she’ll get over it.”

 

It’s so easy for our sinful hearts to reason,

“If I leave her with children to raise on her own,

she’ll find the help she needs somewhere else.”

 

At 1 Timothy 1:9, Paul explains

why God had to make laws against all these sins.

 

He explains that “Love your neighbor as yourself”

is sufficient to guide us

if we are righteous, godly people,

who love God

and truly want the best for others.

 

But our sinful hearts use twisted logic

to justify all sorts of sins

as if they won’t offend God

and won’t harm the person we’re sinning against.

 

There at 1 Timothy 1:9 he writes,

 

We also know that the law is made

not for the righteous

 

but for lawbreakers and rebels,

the ungodly and sinful,

the unholy and irreligious,

for those who kill their fathers or mothers,

for murderers,

for the sexually immoral,

for those practicing homosexuality,

for slave traders and liars and perjurers.”

So, through Paul’s letter,

God explains to us why he had to spell out

all these DO’s and DON’Ts in the Bible.

 

These laws are not made for the righteous

whose love for God and neighbor

would keep them from doing these things.

 

These laws are made

for unrighteous, sinful hearts

that come up with ways

to feel good about doing bad things.

 

Jeremiah 17:9, in the New Living Translation, says,

 

“The human heart

is the most deceitful of all things,

and desperately wicked.

 

Who really knows how bad it is?”

 

The Lord Jesus knows our hearts,

and he calls us anyway,

to repent of our sins

and follow him

and learn his ways.

 

When he first calls us,

we don’t love God

with our whole heart, mind, soul and strength,

and we don’t love our neighbor as ourselves.

 

But at Matthew 11:29 he says,

 

Take my yoke upon you

and learn from me,

for I am gentle and humble in heart,

and you will find rest for your souls.

 

If we look at ourselves in the light of God’s Word

and we find ourselves lacking,

that’s all the more reason

to fall on our knees before Christ

and humbly confess to him.

-------------------------------

 

The Pharisees were put to shame and silenced

by the things Jesus said to them.

 

But he didn’t just let them go.

 

Matthew 22:41 goes on to say,

 

41 While the Pharisees were gathered together,

Jesus asked them,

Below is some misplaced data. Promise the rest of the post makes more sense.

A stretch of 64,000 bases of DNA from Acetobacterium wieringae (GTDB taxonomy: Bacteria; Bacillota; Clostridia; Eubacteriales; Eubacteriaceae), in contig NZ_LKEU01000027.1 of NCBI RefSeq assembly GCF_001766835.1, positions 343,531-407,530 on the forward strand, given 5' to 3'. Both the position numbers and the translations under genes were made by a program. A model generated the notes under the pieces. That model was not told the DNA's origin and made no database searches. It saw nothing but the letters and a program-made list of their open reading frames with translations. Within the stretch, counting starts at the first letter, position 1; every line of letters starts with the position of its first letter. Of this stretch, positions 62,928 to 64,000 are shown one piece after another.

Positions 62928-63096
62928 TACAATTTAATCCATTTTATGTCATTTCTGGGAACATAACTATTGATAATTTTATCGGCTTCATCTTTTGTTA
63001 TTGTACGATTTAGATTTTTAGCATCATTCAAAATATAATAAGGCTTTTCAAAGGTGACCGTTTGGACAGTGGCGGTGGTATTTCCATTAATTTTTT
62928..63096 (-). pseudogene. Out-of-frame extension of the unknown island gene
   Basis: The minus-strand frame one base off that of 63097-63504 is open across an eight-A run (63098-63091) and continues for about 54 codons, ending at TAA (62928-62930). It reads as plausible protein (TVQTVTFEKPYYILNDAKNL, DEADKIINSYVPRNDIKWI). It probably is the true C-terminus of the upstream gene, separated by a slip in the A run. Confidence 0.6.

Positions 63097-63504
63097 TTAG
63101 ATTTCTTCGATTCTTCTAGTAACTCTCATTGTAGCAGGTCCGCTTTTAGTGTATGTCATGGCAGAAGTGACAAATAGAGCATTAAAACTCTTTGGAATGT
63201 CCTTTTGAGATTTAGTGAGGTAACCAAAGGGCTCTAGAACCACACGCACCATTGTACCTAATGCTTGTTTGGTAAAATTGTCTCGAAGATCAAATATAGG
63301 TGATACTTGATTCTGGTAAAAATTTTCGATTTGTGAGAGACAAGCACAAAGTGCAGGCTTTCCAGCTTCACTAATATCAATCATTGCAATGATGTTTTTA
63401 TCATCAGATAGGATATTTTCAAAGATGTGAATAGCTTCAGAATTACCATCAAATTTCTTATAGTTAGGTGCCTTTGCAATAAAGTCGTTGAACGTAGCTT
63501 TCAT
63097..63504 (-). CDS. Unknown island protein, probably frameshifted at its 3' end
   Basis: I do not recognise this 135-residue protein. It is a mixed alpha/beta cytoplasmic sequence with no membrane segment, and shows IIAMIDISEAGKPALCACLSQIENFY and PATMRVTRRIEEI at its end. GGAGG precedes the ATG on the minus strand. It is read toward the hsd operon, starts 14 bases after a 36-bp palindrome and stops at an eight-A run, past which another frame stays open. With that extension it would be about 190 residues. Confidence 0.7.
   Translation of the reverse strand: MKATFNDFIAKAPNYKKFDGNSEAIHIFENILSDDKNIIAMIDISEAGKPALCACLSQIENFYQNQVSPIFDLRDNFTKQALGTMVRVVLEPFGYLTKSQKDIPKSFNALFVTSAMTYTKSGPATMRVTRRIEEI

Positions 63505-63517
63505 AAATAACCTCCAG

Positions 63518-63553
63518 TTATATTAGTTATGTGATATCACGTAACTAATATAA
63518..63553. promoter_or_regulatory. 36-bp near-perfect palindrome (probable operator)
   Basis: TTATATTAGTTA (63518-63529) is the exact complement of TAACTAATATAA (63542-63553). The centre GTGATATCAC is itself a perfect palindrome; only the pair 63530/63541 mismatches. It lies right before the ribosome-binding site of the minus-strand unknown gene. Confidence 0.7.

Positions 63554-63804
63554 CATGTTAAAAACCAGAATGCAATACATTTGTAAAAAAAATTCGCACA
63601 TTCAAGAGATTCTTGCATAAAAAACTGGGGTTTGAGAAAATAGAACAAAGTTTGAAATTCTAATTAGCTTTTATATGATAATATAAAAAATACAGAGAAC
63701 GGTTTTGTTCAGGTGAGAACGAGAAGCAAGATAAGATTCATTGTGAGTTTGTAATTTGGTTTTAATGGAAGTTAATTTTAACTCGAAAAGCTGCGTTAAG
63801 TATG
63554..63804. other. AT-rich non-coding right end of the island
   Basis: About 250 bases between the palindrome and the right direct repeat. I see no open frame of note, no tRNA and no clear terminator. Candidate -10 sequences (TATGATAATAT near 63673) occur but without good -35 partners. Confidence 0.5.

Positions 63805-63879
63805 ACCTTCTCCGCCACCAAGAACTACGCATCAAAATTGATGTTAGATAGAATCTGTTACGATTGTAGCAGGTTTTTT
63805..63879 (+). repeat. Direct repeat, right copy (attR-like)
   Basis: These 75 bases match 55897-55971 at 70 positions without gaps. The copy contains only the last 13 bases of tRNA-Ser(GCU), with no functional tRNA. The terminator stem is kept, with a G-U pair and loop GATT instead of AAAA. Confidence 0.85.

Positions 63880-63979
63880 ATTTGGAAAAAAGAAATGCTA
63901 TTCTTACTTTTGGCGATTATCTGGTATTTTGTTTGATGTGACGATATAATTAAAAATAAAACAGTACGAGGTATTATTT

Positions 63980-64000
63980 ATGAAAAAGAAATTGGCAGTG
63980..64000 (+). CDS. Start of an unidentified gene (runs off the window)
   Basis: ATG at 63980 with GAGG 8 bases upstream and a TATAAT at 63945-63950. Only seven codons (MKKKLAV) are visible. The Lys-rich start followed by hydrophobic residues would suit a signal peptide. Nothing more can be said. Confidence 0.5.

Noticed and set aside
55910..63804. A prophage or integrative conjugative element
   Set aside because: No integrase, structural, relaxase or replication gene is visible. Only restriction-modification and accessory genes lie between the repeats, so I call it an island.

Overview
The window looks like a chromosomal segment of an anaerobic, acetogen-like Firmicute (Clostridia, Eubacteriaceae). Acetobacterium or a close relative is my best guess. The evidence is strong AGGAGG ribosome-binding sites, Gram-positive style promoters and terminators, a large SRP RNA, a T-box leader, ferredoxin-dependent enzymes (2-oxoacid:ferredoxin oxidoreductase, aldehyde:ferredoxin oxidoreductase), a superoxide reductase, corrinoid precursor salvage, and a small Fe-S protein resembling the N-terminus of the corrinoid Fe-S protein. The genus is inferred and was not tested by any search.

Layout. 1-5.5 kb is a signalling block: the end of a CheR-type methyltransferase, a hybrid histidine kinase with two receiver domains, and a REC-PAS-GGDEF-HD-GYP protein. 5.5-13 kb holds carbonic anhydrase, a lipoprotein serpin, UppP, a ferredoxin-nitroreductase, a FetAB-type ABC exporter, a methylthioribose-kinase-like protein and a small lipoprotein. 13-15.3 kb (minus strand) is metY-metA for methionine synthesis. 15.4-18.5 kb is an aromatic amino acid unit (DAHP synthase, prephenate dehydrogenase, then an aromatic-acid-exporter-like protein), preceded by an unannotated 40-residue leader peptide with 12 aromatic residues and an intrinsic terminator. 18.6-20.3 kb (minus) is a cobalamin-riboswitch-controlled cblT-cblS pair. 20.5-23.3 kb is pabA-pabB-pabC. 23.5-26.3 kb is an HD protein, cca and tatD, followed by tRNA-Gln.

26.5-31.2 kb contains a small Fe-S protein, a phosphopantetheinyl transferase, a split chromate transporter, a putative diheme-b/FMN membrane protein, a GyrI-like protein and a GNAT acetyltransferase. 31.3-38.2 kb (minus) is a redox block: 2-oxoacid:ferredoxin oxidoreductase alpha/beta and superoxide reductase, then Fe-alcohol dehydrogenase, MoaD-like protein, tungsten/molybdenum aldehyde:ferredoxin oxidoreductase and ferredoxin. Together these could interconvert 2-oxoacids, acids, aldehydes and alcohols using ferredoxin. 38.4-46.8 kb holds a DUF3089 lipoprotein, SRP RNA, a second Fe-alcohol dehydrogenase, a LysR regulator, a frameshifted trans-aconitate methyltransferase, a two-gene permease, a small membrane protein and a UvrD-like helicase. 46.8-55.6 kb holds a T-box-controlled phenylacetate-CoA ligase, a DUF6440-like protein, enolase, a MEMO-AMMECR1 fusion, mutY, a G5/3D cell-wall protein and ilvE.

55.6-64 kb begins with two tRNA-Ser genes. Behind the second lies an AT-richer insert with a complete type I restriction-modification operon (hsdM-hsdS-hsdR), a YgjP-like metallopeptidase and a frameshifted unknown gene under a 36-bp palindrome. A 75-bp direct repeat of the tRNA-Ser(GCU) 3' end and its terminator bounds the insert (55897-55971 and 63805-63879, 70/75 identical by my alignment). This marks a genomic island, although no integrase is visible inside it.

42 "What do you think about the Christ ?

Whose son is he?"

 

"The son of David," they replied.

 

43 He said to them,

"How is it then that David,

speaking by the Spirit,

calls him 'Lord'?

 

For he says,

44 " 'The Lord said to my Lord:

"Sit at my right hand

until I put your enemies under your feet." '

 

45 If then David calls him 'Lord,'

how can he be his son?"

 

The Pharisees understood from the Old Testament Scriptures

that God was going to send them a Messiah.

 

The Hebrew-rooted word “Messiah”

and the Greek-rooted word “Christ”

both mean simply “an anointed one.”

 

David was anointed king

when God’s prophet poured oil on his head

to anoint him in the name of God.

 

So, the Pharisees expected the future Messiah

would be just another anointed king—

a man God would raise up

to liberate them from the Roman occupation

and restore the Kingdom of Israel.

 

They expected this anointed king

to be a son or descendent of David,

as prophesied in the Scriptures.

 

But they didn’t grasp the other prophecies in Scripture

that showed the Messiah

would be the divine Son of God.

 

The Pharisees didn’t grasp

that the coming king

would rule from a throne in heaven

and would conquer all the enemies of God

in heaven and earth.

 

Such a divine, heavenly king

would be, not only David’s son or descendent,

but also David’s “lord.”

 

Jesus quoted to them Psalm 110:1,

which was written by King David,

where David said,

 

44 "'The Lord said to my Lord:

"Sit at my right hand

until I put your enemies under your feet."'

 

David was inspired to write

that the Lord God said to the Lord Christ,

 

"Sit at my right hand

until I put your enemies under your feet."'

 

And Christ is described repeatedly in the New Testament

as seated at the right hand of God in heaven.

 

And the most amazing thing about it

is that he extends a similar promise to us

to sit on his throne with him.

 

At Revelation 3:21 the risen Christ says,

 

To the one who is victorious,

I will grant the right

to sit with Me on My throne,

just as I overcame

and sat down with My Father on His throne.

---------------------------------

 

So, our Lord Jesus didn’t fall into any of the traps

that his enemies laid for him

through their trick questions.

 

Matthew 22:46 concludes that section

by telling us,

 

46 No one could say a word in reply,

and from that day

on no one dared to ask him any more questions.

 

His enemies—

the Pharisees, the Sadducees and the Herodians—

were all put to shame by Jesus’ answers.

 

Hebrews 10:12 tells us

that the rest of his enemies will also be subdued.

 

It says that, even now,

 

“Christ” sits “at the right hand of God”

where “He waits for His enemies

to be made a footstool for His feet.”

 

And we have the amazing hope

of sitting on his heavenly throne with him,

sharing in his victory over this wicked world.